Holocaust mothers and daughters

Posted on: 10/21/2013; Updated on: 2/7/2014
By Chris Horn, 803-777-3687

The numbers alone are mind-numbing — 6 million Jews shot, gassed and starved to death in Nazi concentration camps during the Holocaust in Europe.

And while scores of books, movies and documentaries have presented heartbreaking stories of that era, the voices of Jewish women — daughters and mothers of the Holocaust — have often been forgotten or misrepresented. Federica Clementi is working to change that.

“The Holocaust was horrible for everyone, but there has always been a lack of female figures in the memoirs of the big writers of the Holocaust,” said Clementi, an assistant professor of Jewish Studies in the College of Arts and Sciences. “Holocaust literature has often painted an idealized portrait of these women as perfect victims and not as real people.”

In her new book, “Holocaust Mothers & Daughters: Family, History and Trauma” (Brandeis University Press), Clementi revisits the stories of several women who experienced the Holocaust with their mothers — either directly or indirectly — and who later recalled their relationships with their mothers in unvarnished narrative.

She presents the story of Edith Bruck, a Hungarian-born woman who ended up in Auschwitz as a child, witnessed her mother’s murder there and survived to become a writer in Italy. Austrian-born Ruth Klüger was deported with her mother to Theresienstadt, Auschwitz and other camps, which they survived together before immigrating to New York.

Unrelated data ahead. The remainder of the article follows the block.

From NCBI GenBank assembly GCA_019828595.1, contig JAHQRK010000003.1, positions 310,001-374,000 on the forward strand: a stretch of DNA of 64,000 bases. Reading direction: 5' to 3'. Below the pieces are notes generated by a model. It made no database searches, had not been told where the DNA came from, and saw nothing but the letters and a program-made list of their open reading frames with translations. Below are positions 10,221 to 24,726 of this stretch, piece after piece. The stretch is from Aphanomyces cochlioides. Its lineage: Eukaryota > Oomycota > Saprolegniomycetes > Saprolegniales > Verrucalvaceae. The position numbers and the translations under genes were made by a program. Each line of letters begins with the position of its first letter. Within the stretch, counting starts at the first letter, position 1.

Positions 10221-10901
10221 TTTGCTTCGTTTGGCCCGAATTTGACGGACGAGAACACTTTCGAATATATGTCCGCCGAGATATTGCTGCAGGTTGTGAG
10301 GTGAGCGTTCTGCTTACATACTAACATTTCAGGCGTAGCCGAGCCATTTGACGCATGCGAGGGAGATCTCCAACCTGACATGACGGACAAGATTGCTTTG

Another chapter presents German-born Helena Janeczek whose parents were Holocaust survivors from Poland. Janeczek’s memoir recounts growing up with a mother half-crazed by the experience of surviving Auschwitz and losing her entire family in the death camps.

“The last chapter looks at perhaps the most famous Holocaust story: that of Anne Frank, which represents the case of daughters brought to death camps with their mothers and murdered there with them,” Clementi said.

Clementi’s book is not just another collection of Holocaust stories. It is a vigorous argument that the authentic, unfiltered voices of women must be heard as vital aspects of the big picture of the Holocaust. She also points to persistent anti-Semitism and patriarchal structures in society that foment conflict, oppression and exclusion as enduring problems in the aftermath of the Holocaust.

Finally, Clementi makes the case that the trauma of the Holocaust continues in the lives of surviving offspring.

“You can’t just move on from genocide. You live with that horror for the rest of your life,” she said. “Every genocide is going to affect women — look at Rwanda or Yugoslavia as recent examples. Genocide is going to put women and children first in the line of fire.”

 


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